Malawi Lawyers Protest As Chief Justice Forced To Retire Before Vote
Hundreds of lawyers demonstrated in Malawi on Wednesday against interference with the judiciary, after the president sent the country’s chief justice on early retirement two weeks before a historic election re-run.
Donning black gowns and dark cream wigs, they were joined by law students and lecturers on the streets of the capital Lilongwe and the cities of Blantyre, Zomba and Mzuzu.
Peter Mutharika’s office issued a notice on Friday sending the country’s chief justice Andrew Nyirenda into early retirement, 18 months before he was due to leave.
Nyirenda had led the Supreme Court decision which rejected Mutharika’s bid to overturn a landmark ruling quashing his controversial re-election.
In the judgement last month, Nyirenda said “some of the grounds for appeal were not just fictious but purely unprofessional, disrespectful and distasteful”.
The country returns to the polls on Tuesday for the new vote.
The lawyers carried banners and placards calling for the separation of powers, telling the executive “keep your hands off our judiciary”.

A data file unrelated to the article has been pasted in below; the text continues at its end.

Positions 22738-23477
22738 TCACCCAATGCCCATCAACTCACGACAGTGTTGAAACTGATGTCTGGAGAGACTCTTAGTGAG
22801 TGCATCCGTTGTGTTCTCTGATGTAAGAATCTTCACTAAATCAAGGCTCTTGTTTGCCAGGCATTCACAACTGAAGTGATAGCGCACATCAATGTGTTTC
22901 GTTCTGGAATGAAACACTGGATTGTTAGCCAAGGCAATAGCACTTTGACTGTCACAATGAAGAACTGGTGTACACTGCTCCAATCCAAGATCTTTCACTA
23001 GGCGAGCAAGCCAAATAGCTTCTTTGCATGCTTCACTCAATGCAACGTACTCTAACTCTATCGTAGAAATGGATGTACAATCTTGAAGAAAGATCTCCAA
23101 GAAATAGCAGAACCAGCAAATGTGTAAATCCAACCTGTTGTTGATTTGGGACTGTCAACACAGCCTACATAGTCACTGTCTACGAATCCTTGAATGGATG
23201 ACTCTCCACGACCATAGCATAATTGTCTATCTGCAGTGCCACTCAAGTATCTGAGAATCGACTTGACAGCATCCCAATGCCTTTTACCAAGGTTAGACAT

“Our courts should be able to deliver judgements freely and independently without interference,” said lawyer Bernadette Malunga, who led the Lilongwe march.
The decision by Mutharika’s administration sparked widespread criticism from lawyers’ and judges’ organisations in Malawi and abroad.
Main opposition leader Lazarus Chakwera said the president’s action was “a tragic case of interference” and alleged that it could be a “way of capturing the judiciary in anticipation” of a poll loss next week.
“It’s a very poor attempt that has greatly embarrassed him. They are trying to get justice perverted in this nation,” Chakwera said.